The main causes of rising damp is simply down to groundwater. It’s basically moisture when the groundwater rises underneath or next to the walls of your home, and it doesn’t matter if the walls are made of brick, stone or block.

The moisture rises through the small holes present in the mortar or brick. Eventually, gravity will stop the rise of the water, by counteracting the upwards force of the capillary action. On the whole rising damp will occur when the water has reached a height of 1.2, but its effects – salt deposits, for instance, may be present at a much higher level because of the non-breathing wall coverings such as vinyl wallpaper or non-breathing paints.

So, do you have rising damp? The signs are easy enough to work out.

  1. Do you have a musty odour or damp smells?
  2. Does your wall now have a low temperature very low in height?
  3. Are your floor timbers beginning to show signs of rot?
  4. Is the plaster in your walls beginning to crumble or blister? If so, it’s because of salt crystallisation.

Other signs of rising damp are “tide-lines” of yellow or brownish staining or blown plaster. These are usually found in the lower sections of your walls, and if your walls are blistering or showing a crumbling appearance you might actually see deposits of white fluff – this is the salt previously mentioned, and it is left behind when the damp begins to evaporate off the walls, but it is still a problem. Black spots of the mould may also appear on the damp areas. The salts left behind also make it impossible to just replaster.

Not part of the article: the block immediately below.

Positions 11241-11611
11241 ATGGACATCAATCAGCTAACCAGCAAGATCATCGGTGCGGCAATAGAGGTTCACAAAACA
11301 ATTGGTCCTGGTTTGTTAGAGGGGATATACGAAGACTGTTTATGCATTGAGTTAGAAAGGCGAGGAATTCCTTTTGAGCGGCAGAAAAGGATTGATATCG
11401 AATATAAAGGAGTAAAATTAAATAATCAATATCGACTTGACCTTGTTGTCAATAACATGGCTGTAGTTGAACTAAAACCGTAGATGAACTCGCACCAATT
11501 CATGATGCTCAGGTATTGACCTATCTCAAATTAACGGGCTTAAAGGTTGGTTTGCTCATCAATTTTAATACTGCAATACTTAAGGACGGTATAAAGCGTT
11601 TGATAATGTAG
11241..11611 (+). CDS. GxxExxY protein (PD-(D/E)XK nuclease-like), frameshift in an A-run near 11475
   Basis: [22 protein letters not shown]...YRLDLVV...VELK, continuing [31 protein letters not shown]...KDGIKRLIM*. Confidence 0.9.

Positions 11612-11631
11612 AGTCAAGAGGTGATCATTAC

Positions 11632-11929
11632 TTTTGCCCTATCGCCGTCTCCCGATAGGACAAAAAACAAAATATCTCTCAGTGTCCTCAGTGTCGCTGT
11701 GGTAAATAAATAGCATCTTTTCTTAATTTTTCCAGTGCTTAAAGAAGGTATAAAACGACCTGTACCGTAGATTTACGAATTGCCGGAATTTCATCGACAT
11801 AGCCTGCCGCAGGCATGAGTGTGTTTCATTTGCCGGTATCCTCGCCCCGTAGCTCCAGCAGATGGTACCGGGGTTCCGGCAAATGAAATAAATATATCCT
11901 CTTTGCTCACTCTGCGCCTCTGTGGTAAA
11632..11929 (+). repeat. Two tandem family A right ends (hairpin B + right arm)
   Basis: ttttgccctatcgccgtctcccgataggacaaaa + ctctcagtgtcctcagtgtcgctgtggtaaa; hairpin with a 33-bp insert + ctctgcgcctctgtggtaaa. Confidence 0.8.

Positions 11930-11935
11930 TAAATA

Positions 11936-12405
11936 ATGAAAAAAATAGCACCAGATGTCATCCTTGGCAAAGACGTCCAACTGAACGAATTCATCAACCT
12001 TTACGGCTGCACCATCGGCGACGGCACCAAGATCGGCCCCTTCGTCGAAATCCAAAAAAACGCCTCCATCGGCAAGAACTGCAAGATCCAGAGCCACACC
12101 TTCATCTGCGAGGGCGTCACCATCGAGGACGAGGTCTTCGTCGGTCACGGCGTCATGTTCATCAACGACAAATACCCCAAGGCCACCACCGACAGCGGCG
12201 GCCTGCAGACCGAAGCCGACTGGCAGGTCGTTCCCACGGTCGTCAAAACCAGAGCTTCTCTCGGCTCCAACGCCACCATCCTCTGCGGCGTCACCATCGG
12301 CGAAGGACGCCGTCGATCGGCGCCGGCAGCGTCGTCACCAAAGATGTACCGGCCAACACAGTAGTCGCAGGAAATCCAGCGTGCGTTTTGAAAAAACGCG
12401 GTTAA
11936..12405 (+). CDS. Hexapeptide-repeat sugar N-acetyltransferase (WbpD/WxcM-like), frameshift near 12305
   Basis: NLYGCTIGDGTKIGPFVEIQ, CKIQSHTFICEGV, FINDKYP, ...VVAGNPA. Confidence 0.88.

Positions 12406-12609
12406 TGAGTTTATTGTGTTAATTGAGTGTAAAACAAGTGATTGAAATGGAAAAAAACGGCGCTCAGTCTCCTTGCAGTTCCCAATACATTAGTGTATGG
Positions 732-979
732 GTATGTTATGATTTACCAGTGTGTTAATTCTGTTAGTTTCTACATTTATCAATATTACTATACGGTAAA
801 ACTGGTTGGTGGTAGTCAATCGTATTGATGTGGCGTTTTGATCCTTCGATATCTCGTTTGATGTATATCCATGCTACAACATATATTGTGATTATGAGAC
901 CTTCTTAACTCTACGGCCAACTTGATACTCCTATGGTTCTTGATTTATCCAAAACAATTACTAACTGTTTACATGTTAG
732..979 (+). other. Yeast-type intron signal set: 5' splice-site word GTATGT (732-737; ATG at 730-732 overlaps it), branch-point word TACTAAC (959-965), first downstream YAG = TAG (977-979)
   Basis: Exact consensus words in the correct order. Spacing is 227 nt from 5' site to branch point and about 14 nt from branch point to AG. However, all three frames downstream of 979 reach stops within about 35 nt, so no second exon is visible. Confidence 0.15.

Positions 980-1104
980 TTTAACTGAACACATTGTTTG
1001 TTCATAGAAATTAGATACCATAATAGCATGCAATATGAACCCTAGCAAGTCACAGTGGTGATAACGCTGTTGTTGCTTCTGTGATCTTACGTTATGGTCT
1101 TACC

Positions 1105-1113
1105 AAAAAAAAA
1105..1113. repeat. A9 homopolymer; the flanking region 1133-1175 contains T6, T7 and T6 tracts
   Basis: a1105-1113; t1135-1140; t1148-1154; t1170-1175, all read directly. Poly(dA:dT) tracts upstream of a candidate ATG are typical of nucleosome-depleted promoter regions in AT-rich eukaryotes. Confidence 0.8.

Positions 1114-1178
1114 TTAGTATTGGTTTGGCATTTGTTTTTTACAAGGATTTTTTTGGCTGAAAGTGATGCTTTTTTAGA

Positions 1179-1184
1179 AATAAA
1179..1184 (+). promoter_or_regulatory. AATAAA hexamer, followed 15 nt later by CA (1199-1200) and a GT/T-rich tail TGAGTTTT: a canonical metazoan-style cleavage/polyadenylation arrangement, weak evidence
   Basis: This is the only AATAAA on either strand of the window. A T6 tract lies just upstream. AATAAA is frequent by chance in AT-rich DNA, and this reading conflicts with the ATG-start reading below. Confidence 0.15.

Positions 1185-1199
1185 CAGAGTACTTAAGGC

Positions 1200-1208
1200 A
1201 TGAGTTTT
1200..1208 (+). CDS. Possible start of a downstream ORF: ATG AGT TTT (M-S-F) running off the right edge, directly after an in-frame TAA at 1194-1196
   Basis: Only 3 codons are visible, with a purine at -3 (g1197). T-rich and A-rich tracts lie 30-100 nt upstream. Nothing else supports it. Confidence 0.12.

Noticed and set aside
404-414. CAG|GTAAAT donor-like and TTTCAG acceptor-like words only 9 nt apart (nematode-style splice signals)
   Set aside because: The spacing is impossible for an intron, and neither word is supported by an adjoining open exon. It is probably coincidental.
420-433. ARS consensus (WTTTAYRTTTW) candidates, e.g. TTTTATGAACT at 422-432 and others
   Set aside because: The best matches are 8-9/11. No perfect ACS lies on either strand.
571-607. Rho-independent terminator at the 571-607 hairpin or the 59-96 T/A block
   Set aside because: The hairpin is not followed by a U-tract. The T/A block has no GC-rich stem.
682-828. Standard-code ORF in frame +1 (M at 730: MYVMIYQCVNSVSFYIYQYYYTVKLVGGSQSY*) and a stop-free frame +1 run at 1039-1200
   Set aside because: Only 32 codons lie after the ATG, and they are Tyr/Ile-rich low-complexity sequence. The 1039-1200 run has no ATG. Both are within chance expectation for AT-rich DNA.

Damp treatment
Rising damp treatment in it’s ugly form
Please be advised that even if you have a damp problem, it doesn’t necessarily mean its rising damp – there could simply be another source of water you have no idea about. One sign would be if the damp patches are higher than 1 meter on your walls. If that is the case it might just be penetrating dampness instead, this is when the damp is unevenly distributed. Dealing with rising damp.

It is not advisable for people – homeowners and business managers to deal with the problem themselves without at least tackling the cause itself otherwise it would simply begin again. A simple quick fix job for the rising damp, repointing and painting over the affected areas won’t solve the problem. It will just make it more expensive to tackle later and you will need to redo the job later anyway at a later date.

The best way to tackle the rising damp would be to identify the cause in the first place and deal with it before it could happen again, causing more damage to the property, and then carrying out the repairs properly.

Rising Damp Treatment

Originally rising damp was treated by using damp proof course liquids injected under high pressure to block the pores in the bricks, blocks and stone where the water had risen. Complex and expensive systems of pumps were required for this, but it is possible to repair the damage without resorting to this method.

One way for rising damp treatment to work is to simply remove the contaminated plaster and a new damp proof course will be injected into the masonry mortar. This cream-like substance will then disperse through the mortar line, and it will begin to fuse and create a new damp proof course to stop rising damp from passing through the walls again. The next step is simple – the walls will need to be replastered and repainted with a chemical salt retardant agent and with a damp proof render which will prevent any remaining salts from contaminating the new plaster.